A Very Special Project
So... just how close to Area 51 will your launch or landing site be?
Re: **** the European badge
Downvoted for failing to check if the poster was an American. And possibly missing a point.
...why are we taking the one of the most irritating languages around and putting it on the server rather than dedicating some effort to picking one of the many excellent languages that exist already and making it run in the browser?
Because Ryan Dahl got there first. Less flippantly, because it's easier to write a language for a server than it is for a browser, and even if you manage it, there's still the question of getting the browser makers -- a dwindling number, but still more than one -- to adopt your language.
We're sort of approaching your scenario -- if you view js as something to compile to, instead of a language to develop in, then emscripten is doing good work, and my current programming interest, coffeescript, has cleaned up a lot of js flaws (although not the '+' operator flaw, alas).
Re: Perl ... that actually is the sourcecode
I always understood Perl to be write-only? ;-)
Sigh... yeah, Perl "golfers" have a lot to answer for. Like any language (well... maybe not COBOL), it's possible to write readable, well-commented code in Perl.
For that matter, I seem to recall the write-only charge being leveled at C (not surprisingly, this was usually said by Pascal's adherents -- back in the day, they were quite numerous).
Re: Would be even better
"...not sold with windows."
Well, that raises a question: how easily do BSD or Linux systems install on Lenovo machines? Searching the web tends to get me disorganized lists with little useful information.
Not real qualifications. I got my physics gigs at Cambridge through sheer hard work. SHE BOUGHT HERS!
Err... so she didn't have to do any work? The Fields medal just dropped in her lap?
Honestly, do you not understand the qualifications needed to receive the award?
As The Saying Goes
LOHAN Electronic Anti-Forest system.
Because the aircraft obviously can't see the forest for the ... leaves.
Re: Anonmalous Cowshed
James O'Shea just wrote a fairly comprehensive response above: yes, it was mostly coincidental.
Jefferson was an influential figure of course, and his phobia of freed slaves remains a blot on his character, but no, he didn't have the influence necessary to re-work trans-Atlantic economics, even as president of what was then a small country more concerned with the interior of its own continent..
Re: <shakes head>
"Living in Chicago, I see a lot of ereaders on the El (commuter trains), but very rarely a tablet."
Heh, I may be one of those ereader holders you're seeing (Red Line traveler). Given the occasional chaos of commuting, having a device that I can shove in my bag and forget about for a week, yet still have it charged when I retrieve it again, makes it the ideal device for close-quarters reading.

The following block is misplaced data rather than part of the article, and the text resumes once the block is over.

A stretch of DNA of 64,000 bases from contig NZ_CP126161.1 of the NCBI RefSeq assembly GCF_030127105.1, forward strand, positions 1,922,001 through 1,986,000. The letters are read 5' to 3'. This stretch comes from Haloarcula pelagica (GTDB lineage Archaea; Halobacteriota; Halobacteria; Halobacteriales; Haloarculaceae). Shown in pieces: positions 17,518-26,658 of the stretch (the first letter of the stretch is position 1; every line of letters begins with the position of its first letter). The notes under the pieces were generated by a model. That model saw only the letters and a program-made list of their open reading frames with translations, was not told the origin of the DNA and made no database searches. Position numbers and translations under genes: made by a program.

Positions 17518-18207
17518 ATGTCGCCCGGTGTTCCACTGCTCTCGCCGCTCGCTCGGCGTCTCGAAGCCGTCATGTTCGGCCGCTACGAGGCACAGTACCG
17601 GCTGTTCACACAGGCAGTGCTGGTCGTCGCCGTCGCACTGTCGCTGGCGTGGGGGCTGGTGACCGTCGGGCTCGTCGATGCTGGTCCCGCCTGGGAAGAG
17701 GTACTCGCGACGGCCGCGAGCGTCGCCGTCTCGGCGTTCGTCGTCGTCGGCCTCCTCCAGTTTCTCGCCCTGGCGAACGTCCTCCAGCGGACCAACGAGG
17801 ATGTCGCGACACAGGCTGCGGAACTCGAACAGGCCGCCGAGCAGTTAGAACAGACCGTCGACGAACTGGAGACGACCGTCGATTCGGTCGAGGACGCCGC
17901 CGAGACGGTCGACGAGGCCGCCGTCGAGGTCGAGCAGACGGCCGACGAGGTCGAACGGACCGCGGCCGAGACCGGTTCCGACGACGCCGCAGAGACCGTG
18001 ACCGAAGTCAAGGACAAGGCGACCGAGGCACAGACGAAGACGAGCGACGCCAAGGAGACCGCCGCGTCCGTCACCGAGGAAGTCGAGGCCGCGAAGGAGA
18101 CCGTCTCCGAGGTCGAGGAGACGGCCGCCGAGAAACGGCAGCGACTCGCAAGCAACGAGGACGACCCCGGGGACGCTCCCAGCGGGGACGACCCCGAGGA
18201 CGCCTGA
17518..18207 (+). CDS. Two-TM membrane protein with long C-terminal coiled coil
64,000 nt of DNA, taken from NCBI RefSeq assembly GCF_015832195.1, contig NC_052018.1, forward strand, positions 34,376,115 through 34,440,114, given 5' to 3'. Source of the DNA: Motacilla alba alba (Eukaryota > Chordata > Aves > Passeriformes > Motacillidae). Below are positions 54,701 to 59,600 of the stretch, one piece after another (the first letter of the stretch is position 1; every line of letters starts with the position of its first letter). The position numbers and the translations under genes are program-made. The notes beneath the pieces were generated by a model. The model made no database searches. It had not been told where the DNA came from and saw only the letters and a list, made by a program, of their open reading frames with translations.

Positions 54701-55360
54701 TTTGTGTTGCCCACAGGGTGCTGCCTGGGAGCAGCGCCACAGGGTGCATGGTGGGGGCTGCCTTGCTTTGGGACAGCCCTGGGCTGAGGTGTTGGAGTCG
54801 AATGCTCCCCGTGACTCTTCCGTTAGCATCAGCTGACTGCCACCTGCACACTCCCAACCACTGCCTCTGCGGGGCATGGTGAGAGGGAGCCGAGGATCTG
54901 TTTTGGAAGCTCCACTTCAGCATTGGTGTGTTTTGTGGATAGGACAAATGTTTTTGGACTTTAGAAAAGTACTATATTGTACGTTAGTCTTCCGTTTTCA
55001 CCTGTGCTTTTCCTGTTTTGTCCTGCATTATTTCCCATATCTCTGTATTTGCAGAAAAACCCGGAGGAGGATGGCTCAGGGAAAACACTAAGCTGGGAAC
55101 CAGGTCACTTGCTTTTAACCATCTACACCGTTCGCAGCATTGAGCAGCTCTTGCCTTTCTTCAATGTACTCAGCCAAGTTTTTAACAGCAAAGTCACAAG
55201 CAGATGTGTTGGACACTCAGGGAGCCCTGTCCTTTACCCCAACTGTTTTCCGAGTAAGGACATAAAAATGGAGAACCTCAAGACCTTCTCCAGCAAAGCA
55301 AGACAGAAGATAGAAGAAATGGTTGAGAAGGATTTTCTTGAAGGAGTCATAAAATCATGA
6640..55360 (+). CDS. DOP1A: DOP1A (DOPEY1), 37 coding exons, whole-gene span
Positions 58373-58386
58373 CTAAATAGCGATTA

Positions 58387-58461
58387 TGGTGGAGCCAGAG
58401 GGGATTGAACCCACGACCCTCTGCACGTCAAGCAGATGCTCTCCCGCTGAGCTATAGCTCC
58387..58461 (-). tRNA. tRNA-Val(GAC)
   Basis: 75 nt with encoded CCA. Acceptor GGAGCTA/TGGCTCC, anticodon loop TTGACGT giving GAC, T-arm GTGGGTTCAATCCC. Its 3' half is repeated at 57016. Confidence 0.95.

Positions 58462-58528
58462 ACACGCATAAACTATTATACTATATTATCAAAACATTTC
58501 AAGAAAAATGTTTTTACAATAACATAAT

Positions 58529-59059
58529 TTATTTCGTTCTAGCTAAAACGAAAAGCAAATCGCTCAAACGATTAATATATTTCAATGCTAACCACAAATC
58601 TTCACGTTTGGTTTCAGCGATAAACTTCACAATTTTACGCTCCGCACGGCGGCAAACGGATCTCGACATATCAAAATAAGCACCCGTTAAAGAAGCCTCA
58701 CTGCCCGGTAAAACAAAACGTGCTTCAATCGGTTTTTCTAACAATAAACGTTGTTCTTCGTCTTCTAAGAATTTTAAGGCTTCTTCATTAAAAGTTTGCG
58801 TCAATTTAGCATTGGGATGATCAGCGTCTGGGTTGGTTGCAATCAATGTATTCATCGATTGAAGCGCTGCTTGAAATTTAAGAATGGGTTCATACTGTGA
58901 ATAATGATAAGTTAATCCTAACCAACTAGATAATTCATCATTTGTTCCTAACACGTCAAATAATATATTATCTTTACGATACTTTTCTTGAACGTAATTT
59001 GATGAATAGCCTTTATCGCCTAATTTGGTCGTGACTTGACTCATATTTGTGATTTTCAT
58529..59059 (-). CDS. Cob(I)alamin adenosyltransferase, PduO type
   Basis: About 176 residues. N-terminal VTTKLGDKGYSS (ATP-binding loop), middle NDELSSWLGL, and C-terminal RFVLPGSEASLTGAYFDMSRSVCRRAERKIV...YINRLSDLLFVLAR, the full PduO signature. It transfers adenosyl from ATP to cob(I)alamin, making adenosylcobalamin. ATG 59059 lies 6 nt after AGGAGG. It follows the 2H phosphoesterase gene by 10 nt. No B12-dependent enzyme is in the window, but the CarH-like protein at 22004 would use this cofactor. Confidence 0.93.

I can read off a tablet too, but that's at home using the EPUBs stored on my NAS. It's too heavy and awkward for commuting reading.
"Granted its stability is legendary but after seeing the horrible hacks the VMS team basically forced on OpenSSL for all platforms (granted the core OpenSSL team should have pushed back a lot harder)..."
I put the blame for that squarely on the OpenSSL team. It is possible to have VMS and UNIX code exist peacefully in the same code base (I've done it), and it is possible to do a code review of submitted patches to make sure the patches don't interfere with working code (I've done that too).
VMS code didn't break OpenSSL, the OpenSSL team broke OpenSSL.
"It's my fault for surprising the Reg subs..."
They do seem to startle easily.
Re: Incremental versions?
You do realize that that's a Google Chrome "innovation", right?
I grant you that doesn't excuse Mozilla from copying such a blatantly bad idea -- it smell of marketing hype.
Through the pub to the stars?
Sometimes those back doors don't open to the alley.
go addthis.com (any page)
now on Noscript you can block addthis.com permanently
Blocking in NoScript is the default. You don't have to do anything (beyond not make bad default choices) to block addthis.com.
You do have to be careful as a long-time user to be sure that you didn't allow it in the past.
[checks NoScript "allow" list in my browser...]
[removes it from the list.]
Dictionaries Still Exist
"What makes him a "forensic scientist"?
"He analyses how iphones work, hacks banks, does pentests, etc."
adj. Relating to, used in, or appropriate for courts of law or for public discussion or argumentation.
adj. Of, relating to, or used in debate or argument; rhetorical.
adj. Relating to the use of science or technology in the investigation and establishment of facts or evidence in a court of law: a forensic laboratory.
Re: Bleeding obvious ?
"Is there anyone reading this who *didn't* think this?"
The impression I get is that the temperature swings had not been considered -- you can't just have a quantity of water in your planet of lakes to sustain life, you need to have a truly deep ocean to handle the heat flow.
LED Lights are supposed to last... well forever...
An LED (and the bulbs made from them) will age over time, getting dimmer. Last I checked, a bulb was officially (U.S.) considered "dead" when it dropped to 70% of its initial illumination.
So far the outdoor lights, which are on continuously at night, are still doing fine, but they've only been in operation for two years so far. I think I can realistically expect another three years out of them, but we'll see.
Re: Stuff this..
Ah, interesting (I've never seen a bulb like that before, thanks). All I can say then is good luck -- it took manufacturers here years to get around to making the PAR16 equivalents that I needed, but they finally did, so presumably something similar will happen with your R7s.
Re: Stuff this..
All I want at present is a way to replace existing 78mm 80/100W halogen bulbs with an equivalent LED
Yeah, the size equivalents are available1, but the brightest that I see from my supplier are 60W equivalents (heat build-up is definitely the enemy here).
Having said that, you may want to try to swap out one of your halogens with an LED anyway, just for the sake of comparison. I've found that halogens are not always as bright as claimed, and sometimes the bulb is brighter than necessary for the room or hallway anyway.
1. Assuming a reflector type, the North American equivalent would be a PAR20, with half an inch to spare.
Re: Terror Bird
They actually changed the headline! That was unexpected.
Must... not... let... power... go.. to... head...